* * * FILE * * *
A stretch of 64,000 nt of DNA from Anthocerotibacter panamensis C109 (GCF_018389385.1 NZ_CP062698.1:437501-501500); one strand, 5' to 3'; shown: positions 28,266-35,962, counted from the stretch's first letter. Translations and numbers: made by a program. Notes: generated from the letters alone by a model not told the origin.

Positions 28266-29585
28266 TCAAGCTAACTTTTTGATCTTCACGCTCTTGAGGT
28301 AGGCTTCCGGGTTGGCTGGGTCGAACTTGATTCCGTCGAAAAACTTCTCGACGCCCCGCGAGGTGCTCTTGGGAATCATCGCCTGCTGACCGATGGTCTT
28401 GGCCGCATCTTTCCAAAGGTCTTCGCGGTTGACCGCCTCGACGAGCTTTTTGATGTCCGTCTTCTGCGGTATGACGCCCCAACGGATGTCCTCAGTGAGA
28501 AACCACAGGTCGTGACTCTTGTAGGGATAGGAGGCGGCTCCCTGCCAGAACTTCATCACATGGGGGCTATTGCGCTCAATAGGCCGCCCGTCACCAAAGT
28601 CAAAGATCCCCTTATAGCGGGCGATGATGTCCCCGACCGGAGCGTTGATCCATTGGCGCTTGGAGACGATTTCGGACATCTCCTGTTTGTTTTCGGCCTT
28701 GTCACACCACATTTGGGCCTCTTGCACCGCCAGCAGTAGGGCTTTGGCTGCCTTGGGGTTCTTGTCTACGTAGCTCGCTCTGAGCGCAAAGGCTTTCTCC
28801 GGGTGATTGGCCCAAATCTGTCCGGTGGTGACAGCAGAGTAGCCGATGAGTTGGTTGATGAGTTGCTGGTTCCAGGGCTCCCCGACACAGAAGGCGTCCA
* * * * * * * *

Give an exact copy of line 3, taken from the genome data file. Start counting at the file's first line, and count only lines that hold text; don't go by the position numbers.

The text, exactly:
28266 TCAAGCTAACTTTTTGATCTTCACGCTCTTGAGGT